Real Effective Exchange Rate slips to 114.5 in August on falling rupee

Shishir Sinha New Delhi | Updated on September 11, 2018 Published on September 11, 2018

While the rupee fell against the dollar, it has been stable or has gained against other units: Experts

The index of Real Effective Exchange Rate (REER) for the month of August slipped to 114.54 as against 121.14 in the corresponding month last year, reflecting a sharp decline of the rupee against the US dollar. This has come at a time when the rupee lost over 14 per cent against the dollar since the beginning of the year.

On Tuesday, the rupee ended lower at 72.70 versus the US currency.

However, the movement of the index on a month-on-month basis since the beginning of this year does not show a sharp decline. In fact, the index moved between 118.42 and 114.54 during February-August after a decline from 121.57 in January. According to experts, this supports the government’s theory that the rupee has not declined against other currencies such as the British Pound Sterling, Euro or Japanese Yen, but has been stable or has gained.



The index of REER is a basket of six and 36 currencies. For an indepth analysis, 36 currency basket has been taken with a base year of 2004-05. The Euro has highest trade weights of 12.69 followed by the UAE Dirham, Chinese Yuan and the US Dollar at 11.44, 10.84 and 8.8 respectively. The index is based on Consumer Price Index (CPI) and reflects the external competitiveness of a country. Conceptually, the REER, defined as a weighted average of nominal exchange rates adjusted for relative price differential between the domestic and foreign countries, relates to the purchasing power parity (PPP) hypothesis. When this index is not adjusted with inflation, it becomes Nominal Effective Exchange Rate (NEER). The RBI publishes these indices in its monthly bulletin.

External factors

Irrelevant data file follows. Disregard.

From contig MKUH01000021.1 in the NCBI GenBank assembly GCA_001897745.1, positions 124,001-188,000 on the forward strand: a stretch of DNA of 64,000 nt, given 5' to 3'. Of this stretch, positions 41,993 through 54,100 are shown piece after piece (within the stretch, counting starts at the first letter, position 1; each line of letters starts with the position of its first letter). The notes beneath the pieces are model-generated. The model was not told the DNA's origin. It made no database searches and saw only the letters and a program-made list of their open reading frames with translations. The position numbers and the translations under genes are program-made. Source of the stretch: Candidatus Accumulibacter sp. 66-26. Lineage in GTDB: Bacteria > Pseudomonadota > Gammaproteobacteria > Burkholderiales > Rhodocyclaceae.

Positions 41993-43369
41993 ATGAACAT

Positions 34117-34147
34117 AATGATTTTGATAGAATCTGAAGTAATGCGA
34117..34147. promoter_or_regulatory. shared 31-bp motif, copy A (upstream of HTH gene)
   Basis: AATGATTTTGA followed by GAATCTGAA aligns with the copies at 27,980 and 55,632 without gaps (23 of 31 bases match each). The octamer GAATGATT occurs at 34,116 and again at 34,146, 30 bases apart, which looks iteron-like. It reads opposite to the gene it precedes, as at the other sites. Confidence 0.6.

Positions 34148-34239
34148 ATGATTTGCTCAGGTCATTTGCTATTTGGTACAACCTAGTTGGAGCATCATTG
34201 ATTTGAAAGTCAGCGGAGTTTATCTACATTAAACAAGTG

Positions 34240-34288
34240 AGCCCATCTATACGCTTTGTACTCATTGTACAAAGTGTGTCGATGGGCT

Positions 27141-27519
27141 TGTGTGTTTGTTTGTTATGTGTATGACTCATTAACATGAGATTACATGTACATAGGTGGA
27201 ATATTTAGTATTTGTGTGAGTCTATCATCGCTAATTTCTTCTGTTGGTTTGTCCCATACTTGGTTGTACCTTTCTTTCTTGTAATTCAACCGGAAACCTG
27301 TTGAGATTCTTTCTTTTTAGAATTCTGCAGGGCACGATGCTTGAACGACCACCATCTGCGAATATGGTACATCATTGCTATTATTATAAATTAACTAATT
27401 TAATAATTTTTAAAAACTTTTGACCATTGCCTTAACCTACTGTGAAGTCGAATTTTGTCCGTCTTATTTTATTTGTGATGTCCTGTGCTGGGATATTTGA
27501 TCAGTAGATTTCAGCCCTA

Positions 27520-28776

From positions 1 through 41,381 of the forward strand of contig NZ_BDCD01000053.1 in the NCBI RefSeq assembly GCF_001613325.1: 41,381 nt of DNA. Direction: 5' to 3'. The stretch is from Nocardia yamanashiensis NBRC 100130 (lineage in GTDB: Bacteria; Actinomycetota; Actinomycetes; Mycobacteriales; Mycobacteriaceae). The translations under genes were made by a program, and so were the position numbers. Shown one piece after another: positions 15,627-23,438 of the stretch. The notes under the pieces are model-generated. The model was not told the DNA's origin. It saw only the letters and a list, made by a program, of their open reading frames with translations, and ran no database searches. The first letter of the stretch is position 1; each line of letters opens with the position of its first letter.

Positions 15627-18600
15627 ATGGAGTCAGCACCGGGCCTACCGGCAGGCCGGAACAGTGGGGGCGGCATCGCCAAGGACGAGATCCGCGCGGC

“The rupee has declined against dollar ,but it is either stable or gained against other key currencies,” a top Finance Ministry official said adding that this shows the strength of the Indian currency. Also, the decline against the dollar is due to external reasons such as the US policies and trade wars that are beyond India’s control, he said.

Commenting on the latest reading of REER, DK Pant, Chief Economist at India Ratings, said although the rupee depreciated sharply against the US dollar in 2018, the 36-country trade weighted REER suggests that on monthly basis, adjusting for inflation in India and our trading partners, the rupee has been fairly stable. He believes that the exchange rate is a necessity but not a sufficient condition for exports growth, which respond strongly to global demand.

On the year-on-year basis, 36-country REER depreciated to 114.54 in August from 121.14 in August 2017.

“A major problem is sharp depreciation of the rupee vis-a-vis US dollar as most commodities are priced in the US dollar and sharp depreciation pushes up the prices impacting our trade and current account deficit, as witnessed in the first quarter of FY19. Moreover, unhedged debt and debt servicing exert pressure on company balance-sheets,” Pant said.

Aditi Nayar, Principal Economist, at ICRA, said as compared to the performance of several other emerging market currencies, the rupee has corrected to a modest extent on an REER basis in August 2018. “With a limited correction in the rupee on an REER basis, it is unlikely to appreciably improve the volume growth of Indian exports,” she said.

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Published on September 11, 2018
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